Grant Summary: In addition to frequent and severe seizures, most people with Dravet syndrome also suffer life-altering difficulties (“comorbidities”) with coordinated movement/muscle control, autism-associated behaviors, and learning and memory that continue even when their seizures are medically controlled. The cerebellum is a brain region known to be involved in movement, cognition/memory, and social behavior, but is understudied in Dravet syndrome and epilepsy in general. Our lab has new preliminary data showing that the physiology of a certain type of neurons in the cerebellum, Purkinje cells, are hypo-active in a mouse model of Dravet syndrome. Similar hypoactivity of this cell type causes movement disorders and autism in other neurological diseases. Previously, the link between Purkinje cell dysfunction and the neurological deficits of Dravet syndrome has been difficult to study due to the very early age at which Dravet syndrome mice die. However, we have bred a new mouse line in which only cerebellar Purkinje cells have the Dravet syndrome mutation. These mice survive into adulthood, begin to show changes in movement and other behaviors. We will use these mice as a new tool to study Purkinje cell function and how cerebellar dysfunction causes the changes in motor control, social behavior, and learning difficulties seen in Dravet syndrome. We will take a team approach to this problem: Dr. Howard’s lab specializes in cell physiology in Dravet syndrome and will examine Purkinje cell properties; our collaborators in Dr. Brumback’s lab specialize in autism spectrum disorder and will examine social behavior in these mice; Dr. Nishiyama’s lab specializes in the function of the cerebellum and will examine learning and memory in this neural circuit.
William Nobis, MD, PhD – Vanderbilt University
“Effect of odorant on mortality and extended amygdala activation in Dravet syndrome”
Research Grant – 2 years, $165,000
**Co-funded with JAM for Dravet
Dr. William Nobis is an Assistant Professor at Vanderbilt University Medical Center. He completed the Medical Scientist Training Program at Vanderbilt University in 2011 where he earned both his M.D. and a Ph.D. in Neuroscience followed by Neurology and Epilepsy training at Northwestern University in Chicago, where he served as chief resident in 2015. Dr. Nobis’ research focuses on sudden unexpected death in epilepsy (SUDEP), in particular electrophysiological and targeted functional anatomical evaluation of extended amygdalar circuits and its relation to seizures and respiratory control in genetic epilepsies such as Dravet syndrome.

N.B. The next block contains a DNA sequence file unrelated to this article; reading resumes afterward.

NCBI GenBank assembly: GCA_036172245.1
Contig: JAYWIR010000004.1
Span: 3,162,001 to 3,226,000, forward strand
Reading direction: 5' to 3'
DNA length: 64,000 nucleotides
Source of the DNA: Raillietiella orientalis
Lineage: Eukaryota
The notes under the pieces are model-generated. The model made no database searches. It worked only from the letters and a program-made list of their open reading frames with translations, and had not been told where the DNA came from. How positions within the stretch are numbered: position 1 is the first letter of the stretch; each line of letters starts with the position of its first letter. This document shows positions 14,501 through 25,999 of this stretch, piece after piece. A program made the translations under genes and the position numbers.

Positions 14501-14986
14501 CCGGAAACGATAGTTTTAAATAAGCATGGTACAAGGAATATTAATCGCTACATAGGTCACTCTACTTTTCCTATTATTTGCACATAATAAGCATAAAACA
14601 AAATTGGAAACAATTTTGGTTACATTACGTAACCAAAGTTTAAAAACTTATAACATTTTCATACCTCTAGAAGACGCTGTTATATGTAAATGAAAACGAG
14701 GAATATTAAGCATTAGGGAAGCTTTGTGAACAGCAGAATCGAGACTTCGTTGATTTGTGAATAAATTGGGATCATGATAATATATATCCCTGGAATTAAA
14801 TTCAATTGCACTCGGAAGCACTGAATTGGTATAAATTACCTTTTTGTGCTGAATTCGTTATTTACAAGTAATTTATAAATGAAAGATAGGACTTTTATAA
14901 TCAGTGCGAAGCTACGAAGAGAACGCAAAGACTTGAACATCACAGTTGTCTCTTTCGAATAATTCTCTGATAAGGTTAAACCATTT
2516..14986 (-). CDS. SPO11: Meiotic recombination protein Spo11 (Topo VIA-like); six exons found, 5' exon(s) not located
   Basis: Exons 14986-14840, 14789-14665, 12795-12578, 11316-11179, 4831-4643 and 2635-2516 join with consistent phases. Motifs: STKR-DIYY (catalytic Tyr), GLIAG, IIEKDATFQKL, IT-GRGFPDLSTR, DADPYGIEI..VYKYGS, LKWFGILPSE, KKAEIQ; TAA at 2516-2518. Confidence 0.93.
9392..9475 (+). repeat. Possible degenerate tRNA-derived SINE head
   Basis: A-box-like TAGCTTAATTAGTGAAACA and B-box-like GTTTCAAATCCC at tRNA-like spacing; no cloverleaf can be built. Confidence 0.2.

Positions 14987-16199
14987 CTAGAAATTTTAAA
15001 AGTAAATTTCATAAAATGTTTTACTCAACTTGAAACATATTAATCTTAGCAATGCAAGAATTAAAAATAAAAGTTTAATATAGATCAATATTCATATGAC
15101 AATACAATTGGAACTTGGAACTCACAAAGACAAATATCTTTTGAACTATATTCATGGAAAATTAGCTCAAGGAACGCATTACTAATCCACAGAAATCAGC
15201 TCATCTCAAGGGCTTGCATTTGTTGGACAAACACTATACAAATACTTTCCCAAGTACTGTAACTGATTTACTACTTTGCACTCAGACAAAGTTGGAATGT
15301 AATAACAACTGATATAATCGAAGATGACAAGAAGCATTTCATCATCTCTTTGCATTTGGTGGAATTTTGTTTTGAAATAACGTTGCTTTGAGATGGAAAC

Grant Summary: Dravet syndrome (DS) is associated with a high epilepsy-related mortality, including an increased risk of sudden unexpected death in epilepsy (SUDEP). Controlling seizures can decrease the risk of SUDEP, but seizures in DS are often refractory and anti-seizure medications have unwanted side effects, outlining the need for a benign treatment option to modify mortality risk. Odor therapy, or aromatherapy, has been used for a therapy for stress, depression and neurologic disease including a historical background in treating seizures. The olfactory system is unique in that it is a sensory organ that does not send its information to the thalamus, rather it has direct connections to olfactory areas of the brain but also to areas that are more evolutionarily and classically involved in stress, fear, threat detection and social functioning. These include areas of the brain known collectively as the extended amygdala. More recent work by myself and others have determined that there is a role of these amygdalar circuits in control of respirations and potentially seizure related breathing dysfunction. Odorants that have a direct input to amygdalar circuits have the potential to modulate these circuits and may provide a non-invasive, well-tolerated means to decrease seizure-related death by preventing activation of these regions and altering seizure-related breathing dysfunction. Our hypothesis is that chronic exposure to the odorant 2-phenylethanol (“rose odor”) will decrease mortality and improve neuropsychiatric comorbidities of DS through attenuation of extended amygdalar neuronal activation. Exciting preliminary data using a mouse model of DS suggests that mortality is significantly reduced by chronic exposure to this odor, our goal is to build on this data to better explore the effects of odor exposure on mortality, seizure frequency and neuropsychiatric comorbidities. This work would provide scientific rationale for the use of odor therapy to manage symptoms of epilepsy and DS, this would be immediately clinically impactful and could readily be evaluated in clinical setting to prove efficacy in human patients.